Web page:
What is paraphrasing? Paraphrasing is when you restate an idea in your own words. It’s this last bit — the “own words” part – that is confusing. What counts as your own words?
When you’re paraphrasing, you should ask yourself, “Have I restated this in a way that shows that I understand it?” If you simply swap out a few words for synonyms, you haven’t shown that you understand the idea. For example, let’s go back to that Alicia Elliot quote: “We know our cultures have meaning and worth, and that culture lives and breathes inside our languages.” What if I swapped out a few words so it said “We know our cultures have value and importance, and that culture lives and exhales inside our languages.”?
Does this show that I understand the quote? No. Elliot composed that line with a lot of precision and thoughtfulness. Switching a few words around actually shows disrespect for the care she took with her language.
Instead, paraphrase by not looking at the source material. Put down the book or turn off your computer monitor, then describe the idea back as if you were speaking to a friend.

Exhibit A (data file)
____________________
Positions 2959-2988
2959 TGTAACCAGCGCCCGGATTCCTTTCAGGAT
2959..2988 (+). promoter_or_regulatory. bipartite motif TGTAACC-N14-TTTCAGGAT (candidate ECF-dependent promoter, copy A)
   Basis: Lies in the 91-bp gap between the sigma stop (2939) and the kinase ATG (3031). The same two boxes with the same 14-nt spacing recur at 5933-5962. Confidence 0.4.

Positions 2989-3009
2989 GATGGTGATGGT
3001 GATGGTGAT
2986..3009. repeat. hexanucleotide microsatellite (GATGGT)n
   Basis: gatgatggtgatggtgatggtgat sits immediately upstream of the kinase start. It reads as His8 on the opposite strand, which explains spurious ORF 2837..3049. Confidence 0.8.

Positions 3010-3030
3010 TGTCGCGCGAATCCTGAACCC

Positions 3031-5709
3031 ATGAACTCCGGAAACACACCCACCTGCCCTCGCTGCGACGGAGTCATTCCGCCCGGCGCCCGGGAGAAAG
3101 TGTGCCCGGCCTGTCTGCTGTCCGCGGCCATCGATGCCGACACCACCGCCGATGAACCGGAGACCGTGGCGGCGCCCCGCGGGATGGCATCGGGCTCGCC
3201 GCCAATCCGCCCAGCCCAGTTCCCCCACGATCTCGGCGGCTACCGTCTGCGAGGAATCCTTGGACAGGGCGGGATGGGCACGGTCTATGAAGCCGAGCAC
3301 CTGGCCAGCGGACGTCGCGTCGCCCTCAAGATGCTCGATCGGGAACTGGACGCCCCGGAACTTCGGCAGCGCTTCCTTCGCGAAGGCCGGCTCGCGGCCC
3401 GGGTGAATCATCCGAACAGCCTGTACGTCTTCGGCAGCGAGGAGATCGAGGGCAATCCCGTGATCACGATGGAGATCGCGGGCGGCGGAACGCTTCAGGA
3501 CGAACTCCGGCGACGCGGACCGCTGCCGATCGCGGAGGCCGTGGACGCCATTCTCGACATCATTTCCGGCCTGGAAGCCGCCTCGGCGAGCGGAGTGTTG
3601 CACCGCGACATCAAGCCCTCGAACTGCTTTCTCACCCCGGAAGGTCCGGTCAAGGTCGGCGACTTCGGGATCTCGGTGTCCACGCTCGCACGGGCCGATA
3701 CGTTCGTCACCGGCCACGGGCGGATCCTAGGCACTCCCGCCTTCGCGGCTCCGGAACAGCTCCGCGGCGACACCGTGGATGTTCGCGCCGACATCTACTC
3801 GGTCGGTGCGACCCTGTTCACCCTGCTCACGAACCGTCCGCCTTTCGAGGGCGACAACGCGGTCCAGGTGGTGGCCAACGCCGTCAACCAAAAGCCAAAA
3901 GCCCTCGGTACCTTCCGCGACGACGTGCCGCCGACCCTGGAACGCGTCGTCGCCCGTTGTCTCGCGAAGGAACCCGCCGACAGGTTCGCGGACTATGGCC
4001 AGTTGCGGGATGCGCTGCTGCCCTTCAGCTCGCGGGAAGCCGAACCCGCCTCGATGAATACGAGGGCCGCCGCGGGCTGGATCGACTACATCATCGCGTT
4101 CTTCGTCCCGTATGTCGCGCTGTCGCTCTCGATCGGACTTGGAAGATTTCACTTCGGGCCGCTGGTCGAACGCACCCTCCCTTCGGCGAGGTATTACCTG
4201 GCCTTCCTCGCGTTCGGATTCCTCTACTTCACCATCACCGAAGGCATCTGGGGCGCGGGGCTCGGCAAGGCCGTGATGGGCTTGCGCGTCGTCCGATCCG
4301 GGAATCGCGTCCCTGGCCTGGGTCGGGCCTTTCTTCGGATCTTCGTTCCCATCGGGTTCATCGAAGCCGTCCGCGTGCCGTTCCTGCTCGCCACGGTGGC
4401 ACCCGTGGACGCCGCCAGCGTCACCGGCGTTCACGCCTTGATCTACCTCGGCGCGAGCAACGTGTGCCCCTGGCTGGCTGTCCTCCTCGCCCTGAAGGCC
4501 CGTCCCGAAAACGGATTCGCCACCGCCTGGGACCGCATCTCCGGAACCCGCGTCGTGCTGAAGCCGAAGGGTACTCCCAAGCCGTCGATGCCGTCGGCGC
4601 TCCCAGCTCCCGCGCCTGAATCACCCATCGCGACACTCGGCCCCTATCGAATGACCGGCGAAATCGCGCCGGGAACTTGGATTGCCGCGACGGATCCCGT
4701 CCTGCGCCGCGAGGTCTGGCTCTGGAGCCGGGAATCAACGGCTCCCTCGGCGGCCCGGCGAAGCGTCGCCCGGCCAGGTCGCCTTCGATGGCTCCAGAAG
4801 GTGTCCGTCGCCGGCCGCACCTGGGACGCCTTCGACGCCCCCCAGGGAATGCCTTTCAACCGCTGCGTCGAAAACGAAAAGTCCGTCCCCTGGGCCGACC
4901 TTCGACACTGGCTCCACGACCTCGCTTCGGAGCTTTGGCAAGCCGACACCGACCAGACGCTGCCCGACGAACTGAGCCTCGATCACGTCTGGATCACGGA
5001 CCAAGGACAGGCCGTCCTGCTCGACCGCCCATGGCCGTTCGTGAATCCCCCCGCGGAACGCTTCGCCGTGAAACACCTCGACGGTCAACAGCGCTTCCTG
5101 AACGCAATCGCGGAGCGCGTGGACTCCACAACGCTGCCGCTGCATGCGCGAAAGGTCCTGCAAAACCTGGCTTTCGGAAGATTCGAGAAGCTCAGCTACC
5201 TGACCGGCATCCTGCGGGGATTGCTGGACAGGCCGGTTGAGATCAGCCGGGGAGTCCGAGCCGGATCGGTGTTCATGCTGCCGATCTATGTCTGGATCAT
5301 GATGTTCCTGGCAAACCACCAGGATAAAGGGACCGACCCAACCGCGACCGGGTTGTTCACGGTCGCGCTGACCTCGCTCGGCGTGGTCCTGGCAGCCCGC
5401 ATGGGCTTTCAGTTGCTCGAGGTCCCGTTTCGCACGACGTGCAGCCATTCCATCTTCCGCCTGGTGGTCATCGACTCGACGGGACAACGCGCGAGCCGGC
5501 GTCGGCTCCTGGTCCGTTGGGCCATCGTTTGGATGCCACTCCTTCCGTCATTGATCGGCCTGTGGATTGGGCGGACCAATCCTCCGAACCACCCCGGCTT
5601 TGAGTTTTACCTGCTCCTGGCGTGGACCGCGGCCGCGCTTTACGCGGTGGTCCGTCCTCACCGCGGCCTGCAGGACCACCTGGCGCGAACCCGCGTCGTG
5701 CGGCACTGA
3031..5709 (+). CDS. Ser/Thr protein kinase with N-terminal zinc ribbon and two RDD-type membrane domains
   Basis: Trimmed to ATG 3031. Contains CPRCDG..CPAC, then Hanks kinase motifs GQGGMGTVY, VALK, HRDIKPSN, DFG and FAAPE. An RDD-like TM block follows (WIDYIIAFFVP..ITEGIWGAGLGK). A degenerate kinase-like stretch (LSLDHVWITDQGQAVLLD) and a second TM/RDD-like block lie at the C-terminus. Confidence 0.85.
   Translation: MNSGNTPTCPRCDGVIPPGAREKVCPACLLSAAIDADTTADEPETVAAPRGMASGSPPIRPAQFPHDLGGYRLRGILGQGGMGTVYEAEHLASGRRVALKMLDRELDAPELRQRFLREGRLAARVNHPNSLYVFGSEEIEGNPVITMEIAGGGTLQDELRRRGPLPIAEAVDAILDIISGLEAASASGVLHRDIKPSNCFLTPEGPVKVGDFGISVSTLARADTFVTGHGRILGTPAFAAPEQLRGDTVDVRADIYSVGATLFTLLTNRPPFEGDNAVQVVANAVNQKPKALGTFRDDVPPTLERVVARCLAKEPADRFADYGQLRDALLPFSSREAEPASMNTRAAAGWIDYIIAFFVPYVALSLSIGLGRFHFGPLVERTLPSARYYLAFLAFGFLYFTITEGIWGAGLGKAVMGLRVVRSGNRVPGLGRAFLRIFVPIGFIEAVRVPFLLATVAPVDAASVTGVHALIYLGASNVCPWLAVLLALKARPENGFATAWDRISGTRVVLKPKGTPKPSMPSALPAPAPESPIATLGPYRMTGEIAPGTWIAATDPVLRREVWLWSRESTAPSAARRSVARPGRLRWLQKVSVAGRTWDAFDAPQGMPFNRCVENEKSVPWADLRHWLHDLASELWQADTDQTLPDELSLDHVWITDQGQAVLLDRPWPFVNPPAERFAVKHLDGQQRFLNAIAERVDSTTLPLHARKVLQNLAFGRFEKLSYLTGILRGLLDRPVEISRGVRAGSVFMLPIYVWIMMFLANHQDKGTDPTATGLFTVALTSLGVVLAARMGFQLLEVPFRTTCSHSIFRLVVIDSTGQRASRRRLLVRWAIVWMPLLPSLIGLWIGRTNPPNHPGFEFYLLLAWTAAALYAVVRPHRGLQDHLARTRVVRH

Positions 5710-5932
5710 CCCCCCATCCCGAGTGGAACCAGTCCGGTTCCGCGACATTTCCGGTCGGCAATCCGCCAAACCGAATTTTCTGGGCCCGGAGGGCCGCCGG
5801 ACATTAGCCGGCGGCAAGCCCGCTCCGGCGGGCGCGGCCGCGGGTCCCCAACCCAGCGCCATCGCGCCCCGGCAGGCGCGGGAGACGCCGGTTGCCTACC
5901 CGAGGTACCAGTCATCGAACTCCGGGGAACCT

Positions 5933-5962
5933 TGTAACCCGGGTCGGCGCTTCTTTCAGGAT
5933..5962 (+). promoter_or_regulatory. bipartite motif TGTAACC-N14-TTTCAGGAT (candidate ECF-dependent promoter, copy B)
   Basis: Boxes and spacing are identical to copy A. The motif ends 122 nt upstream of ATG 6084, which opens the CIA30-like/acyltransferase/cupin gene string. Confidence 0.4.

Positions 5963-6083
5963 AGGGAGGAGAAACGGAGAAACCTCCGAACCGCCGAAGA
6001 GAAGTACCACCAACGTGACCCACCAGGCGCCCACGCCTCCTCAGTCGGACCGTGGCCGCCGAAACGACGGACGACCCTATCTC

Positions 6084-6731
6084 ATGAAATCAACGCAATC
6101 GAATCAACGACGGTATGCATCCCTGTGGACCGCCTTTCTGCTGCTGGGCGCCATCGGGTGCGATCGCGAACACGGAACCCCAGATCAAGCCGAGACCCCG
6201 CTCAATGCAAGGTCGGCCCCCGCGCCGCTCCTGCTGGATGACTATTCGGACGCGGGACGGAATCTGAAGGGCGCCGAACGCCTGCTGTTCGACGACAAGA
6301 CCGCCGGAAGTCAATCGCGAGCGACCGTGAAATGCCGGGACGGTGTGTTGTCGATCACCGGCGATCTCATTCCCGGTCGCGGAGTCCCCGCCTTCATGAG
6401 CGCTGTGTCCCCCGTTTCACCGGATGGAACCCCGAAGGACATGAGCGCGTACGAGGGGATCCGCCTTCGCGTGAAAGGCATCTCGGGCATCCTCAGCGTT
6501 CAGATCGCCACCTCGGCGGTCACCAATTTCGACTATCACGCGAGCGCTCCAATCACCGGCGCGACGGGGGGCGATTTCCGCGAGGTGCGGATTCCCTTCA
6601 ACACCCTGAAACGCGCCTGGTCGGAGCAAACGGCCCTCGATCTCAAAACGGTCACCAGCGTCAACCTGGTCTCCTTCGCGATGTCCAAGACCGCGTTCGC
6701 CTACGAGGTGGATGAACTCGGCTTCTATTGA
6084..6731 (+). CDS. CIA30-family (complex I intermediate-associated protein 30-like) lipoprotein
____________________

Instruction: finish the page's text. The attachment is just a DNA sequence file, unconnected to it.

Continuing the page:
What information do I cite?
Citing sources is often depicted as a straightforward, rule-based practice. In fact, there are many grey areas around citation, and learning how to apply citation guidelines takes practice and education. If you are confused by it, you are not alone – in fact you might be doing some good thinking. Here are some guidelines to help you navigate citation practices.
Cite when you are directly quoting. This is the easiest rule to understand. If you are stating word for word what someone else has already written, you must put quotes around those words and you must give credit to the original author. Not doing so would mean that you are letting your reader believe these words are your own and represent your own effort.